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Broward Lighting Project

Lighting Project at Huizenga Plaza, Downtown Fort Lauderdale, Florida

Artist: Dan Corson


The Broward Lighting Project is one of the most recent projects to be commissioned as part of Broward County’s Public Art & Design Program. The project was the focus of Broward County’s celebrations to mark 30 years of commissioning artworks. The Broward Light Project is in fact two works – ‘Emerald Laser Lawn’ and ‘Luminous Conjunctions’, both introducing elements of lighting to an existing park area. The genesis of the project was a lengthy journey; the original rationale for the project being extended partway through the commissioning process.

Commissioning context: Broward County Public Art and Design Program

Broward County has sustained experience of commissioning public art – last year the County celebrated this long history through a series of events, including an exhibition providing a survey of 30 years of work. During this period Broward County has developed a significant commitment to public art practice and the programme contributes a key strand of cultural activity within the County.

The programme’s inception in 1976 was as an art in public places programme; part of a drive to establish a level of cultural activity in an area regarded as a destination for holiday makers. Alongside the growth of the Museum of Art and the Museum of Discovery and Science, the programme contributed to the early days of cultural growth in the County. The approach taken mirrored that of many commissioning programmes of the period and was similar to contemporary developments in the UK: the placing of sculptural objects in the public realm.

Design Broward

In the early 90s development work began on ‘Design Broward’, a five-year public art master plan. A year-long series of activities including a review of the work to date changed the focus of the programme. Integral to this was ‘Design Team Project’, through which multi-disciplinary teams – artists, architects, engineers and landscape architects – developed proposals for various sites around the County.

Artists’ workshops were also organised to introduce local artists and the design community to a more expansive view of contemporary arts practice. These activities set a new agenda for public art in the county ‘to shift the focus away from the traditional model of placing paintings and sculptures in public buildings toward a program which concentrates on enhancing urban design in Broward County through aesthetic amenities.’(‘Around the County in 208 Pieces of Art’; Broward County Board of County Commissioners).

Percent for art funding

The adoption of ‘Design Broward’ in 1994 raised aspirations for the programme and established a robust funding mechanism. The programme is supported through a policy, Ordinance #95-20, which was approved by the Broward County Commissioners in 1995. This allocates two percent of various capital construction budgets for artist design services including the creation, conservation, delivery and management of artworks. It was this combination of commitment to the development of arts practice in the public realm alongside issues of conservation, maintenance and outreach that has provided a basis for longevity of activity in the county.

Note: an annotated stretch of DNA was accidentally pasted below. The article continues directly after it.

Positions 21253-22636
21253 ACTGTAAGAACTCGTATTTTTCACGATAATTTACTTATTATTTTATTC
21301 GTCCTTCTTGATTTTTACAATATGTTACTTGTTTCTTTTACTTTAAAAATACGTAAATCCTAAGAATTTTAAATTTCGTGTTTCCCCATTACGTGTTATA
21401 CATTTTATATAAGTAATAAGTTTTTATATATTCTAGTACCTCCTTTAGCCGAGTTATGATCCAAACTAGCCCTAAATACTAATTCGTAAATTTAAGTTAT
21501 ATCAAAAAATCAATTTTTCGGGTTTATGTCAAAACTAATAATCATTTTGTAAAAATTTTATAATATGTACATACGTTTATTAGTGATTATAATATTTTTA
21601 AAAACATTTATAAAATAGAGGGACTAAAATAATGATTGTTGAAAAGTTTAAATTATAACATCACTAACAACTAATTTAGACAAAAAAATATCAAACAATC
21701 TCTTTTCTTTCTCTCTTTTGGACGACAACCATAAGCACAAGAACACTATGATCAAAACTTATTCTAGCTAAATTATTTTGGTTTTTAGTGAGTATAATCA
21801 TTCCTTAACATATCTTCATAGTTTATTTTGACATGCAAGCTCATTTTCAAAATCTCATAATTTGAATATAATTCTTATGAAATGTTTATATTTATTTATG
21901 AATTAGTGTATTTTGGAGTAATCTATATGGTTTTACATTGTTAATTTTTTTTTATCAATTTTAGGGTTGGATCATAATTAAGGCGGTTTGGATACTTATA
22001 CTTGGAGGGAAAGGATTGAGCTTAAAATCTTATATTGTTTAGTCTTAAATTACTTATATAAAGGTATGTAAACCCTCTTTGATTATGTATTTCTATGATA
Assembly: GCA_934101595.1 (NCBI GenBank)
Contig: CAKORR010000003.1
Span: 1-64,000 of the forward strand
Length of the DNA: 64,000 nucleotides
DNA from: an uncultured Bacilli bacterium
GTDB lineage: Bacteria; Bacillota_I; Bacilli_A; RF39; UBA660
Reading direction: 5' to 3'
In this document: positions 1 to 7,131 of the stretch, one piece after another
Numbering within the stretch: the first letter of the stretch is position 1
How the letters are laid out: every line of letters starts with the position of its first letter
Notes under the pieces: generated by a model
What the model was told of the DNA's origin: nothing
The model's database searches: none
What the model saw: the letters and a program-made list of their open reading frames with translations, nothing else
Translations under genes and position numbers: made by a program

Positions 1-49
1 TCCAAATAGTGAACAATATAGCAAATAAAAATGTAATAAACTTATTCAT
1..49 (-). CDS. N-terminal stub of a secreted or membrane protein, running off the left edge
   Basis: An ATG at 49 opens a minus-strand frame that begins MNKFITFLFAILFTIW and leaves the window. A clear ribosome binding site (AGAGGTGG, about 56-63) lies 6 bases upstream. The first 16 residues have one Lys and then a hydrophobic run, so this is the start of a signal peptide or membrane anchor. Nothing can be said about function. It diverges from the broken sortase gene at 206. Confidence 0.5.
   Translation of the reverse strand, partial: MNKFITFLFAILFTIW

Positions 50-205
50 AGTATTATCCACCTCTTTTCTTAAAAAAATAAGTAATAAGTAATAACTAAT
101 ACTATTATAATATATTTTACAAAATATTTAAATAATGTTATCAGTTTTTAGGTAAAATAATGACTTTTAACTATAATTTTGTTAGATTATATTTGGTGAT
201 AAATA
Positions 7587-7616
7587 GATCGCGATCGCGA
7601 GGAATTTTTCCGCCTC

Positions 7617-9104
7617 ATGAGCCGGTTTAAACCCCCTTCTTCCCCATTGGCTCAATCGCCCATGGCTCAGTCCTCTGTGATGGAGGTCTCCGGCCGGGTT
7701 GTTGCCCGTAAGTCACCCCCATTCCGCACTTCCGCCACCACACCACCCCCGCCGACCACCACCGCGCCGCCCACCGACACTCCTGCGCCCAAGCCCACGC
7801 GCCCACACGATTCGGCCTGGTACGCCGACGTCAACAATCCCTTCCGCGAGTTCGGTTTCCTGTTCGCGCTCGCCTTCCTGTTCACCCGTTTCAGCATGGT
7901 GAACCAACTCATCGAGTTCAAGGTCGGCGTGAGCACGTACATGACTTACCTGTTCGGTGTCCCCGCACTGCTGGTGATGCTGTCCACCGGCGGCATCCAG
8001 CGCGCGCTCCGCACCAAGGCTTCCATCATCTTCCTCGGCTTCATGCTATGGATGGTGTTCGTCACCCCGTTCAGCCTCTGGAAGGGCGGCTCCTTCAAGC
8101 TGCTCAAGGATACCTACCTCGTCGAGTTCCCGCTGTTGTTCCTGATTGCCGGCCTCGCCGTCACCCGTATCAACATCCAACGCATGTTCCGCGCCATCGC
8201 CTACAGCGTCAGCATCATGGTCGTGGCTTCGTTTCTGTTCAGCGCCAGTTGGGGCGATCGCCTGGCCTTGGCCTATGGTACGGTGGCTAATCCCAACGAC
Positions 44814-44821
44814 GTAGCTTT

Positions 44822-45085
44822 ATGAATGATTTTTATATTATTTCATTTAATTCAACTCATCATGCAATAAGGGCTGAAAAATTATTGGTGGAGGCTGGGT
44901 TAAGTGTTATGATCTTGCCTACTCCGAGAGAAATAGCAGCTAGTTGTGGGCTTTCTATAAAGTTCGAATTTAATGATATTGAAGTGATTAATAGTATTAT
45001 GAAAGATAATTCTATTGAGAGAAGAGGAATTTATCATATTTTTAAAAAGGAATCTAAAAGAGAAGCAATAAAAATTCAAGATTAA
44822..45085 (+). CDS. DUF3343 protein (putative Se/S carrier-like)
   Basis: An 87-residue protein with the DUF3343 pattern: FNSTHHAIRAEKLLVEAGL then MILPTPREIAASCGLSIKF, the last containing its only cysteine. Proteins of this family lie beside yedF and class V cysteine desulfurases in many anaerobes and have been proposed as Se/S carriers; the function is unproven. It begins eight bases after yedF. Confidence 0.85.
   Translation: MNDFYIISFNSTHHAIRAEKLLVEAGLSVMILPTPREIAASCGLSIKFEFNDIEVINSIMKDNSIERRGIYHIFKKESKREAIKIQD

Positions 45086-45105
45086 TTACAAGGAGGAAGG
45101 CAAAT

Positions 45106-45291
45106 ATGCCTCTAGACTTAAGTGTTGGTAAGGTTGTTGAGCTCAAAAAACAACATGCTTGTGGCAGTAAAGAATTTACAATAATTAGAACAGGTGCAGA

An appraisal in 2002 valued the public art collection at 17.6 million dollars. The range includes 208 titled works, the majority of which are interior artworks, however there were 52 integrated or site specific artworks, and 36 exterior works. The programme is managed by the Broward Cultural Division’s Public Art and Design team which is comprised of 9 individuals and this is enhanced with the services of volunteers. Typically the program can generate between and 2 and 3 million dollars a year, of which 70% is spent on art, 15% on project support and 15 % on conservation.

Broward County’s programme is comparable in scale and reputation to those found in Seattle, San Jose and Los Angeles. It has received national recognition for its innovative and compelling art projects from Americans for the Arts, a national membership organisation that lobbies for continued development of the arts and advocates for the value of the arts across America.

The Broward Lighting Project

It was appropriate then that the project to mark the 30th year of celebrations of the public art programme aimed to expand the county’s scope of commissioning. The project was commissioned via an Invitational Call to Artists in 2005. This call provided an extremely broad project brief which was an invitation to artists to develop a design for a light-based artwork, with an option to include recommendations for a series of additional light-based artworks over a multi-year period.

The intention of the light work was to ‘reinforce Broward County’s unique Sense of Place, focus favourable community awareness on the County’s Public Art and Design Program, and celebrate public art as practiced on the highest level of artistic creativity and imagination’ (Quoted from the Invitational Call to Artists)

At the time of the invitational call a site for the artwork had not been identified – this would be done by the artist following research and interaction with County and Community representatives.

Timescale and shortlist

The timescale allowed four to five months following the appointment of the artist, for a schematic design to be developed. A design budget of up to $50,000 was allocated to this design development phase, with the allocation of $100,000 for implementation and fabrication should the design proposal be approved. Future projects were subject to additional finance being identified.

A shortlist of artists was made from the invitational call, and three of these individuals were interviewed by the selection panel. The appointment was therefore made on the artist’s past experience and quality of artistic practice. The selection panel included representatives from the Public Art and Design Committee, arts professionals and agency and community representatives.


Selection of Dan Corson

The contract for developing the schematic design was awarded to the artist Dan Corson. Corson is based in Seattle and is an artist working in the realms of public art, sculpture, theatrical design and arts planning. Bringing experience of theatrical event lighting, he had an impressive range of project experience and strong artistic vision. From this point the artist embarked on the process of establishing the context for the work. This meant working through site visits, meetings and discussions with third party agencies and community bodies.

The selection committee for the project gave some direction to the process, in that they wished to achieve a project with high visibility in terms of its physical location.

In the event a high level of negotiation was required to respond to interested parties and the artist and other members of the team spent a considerable amount of time meeting stakeholder groups interested in being part of the project. This was a consultative and research driven process, where the artist and Public Art and Design Committee were working to establish the exact location for the artwork.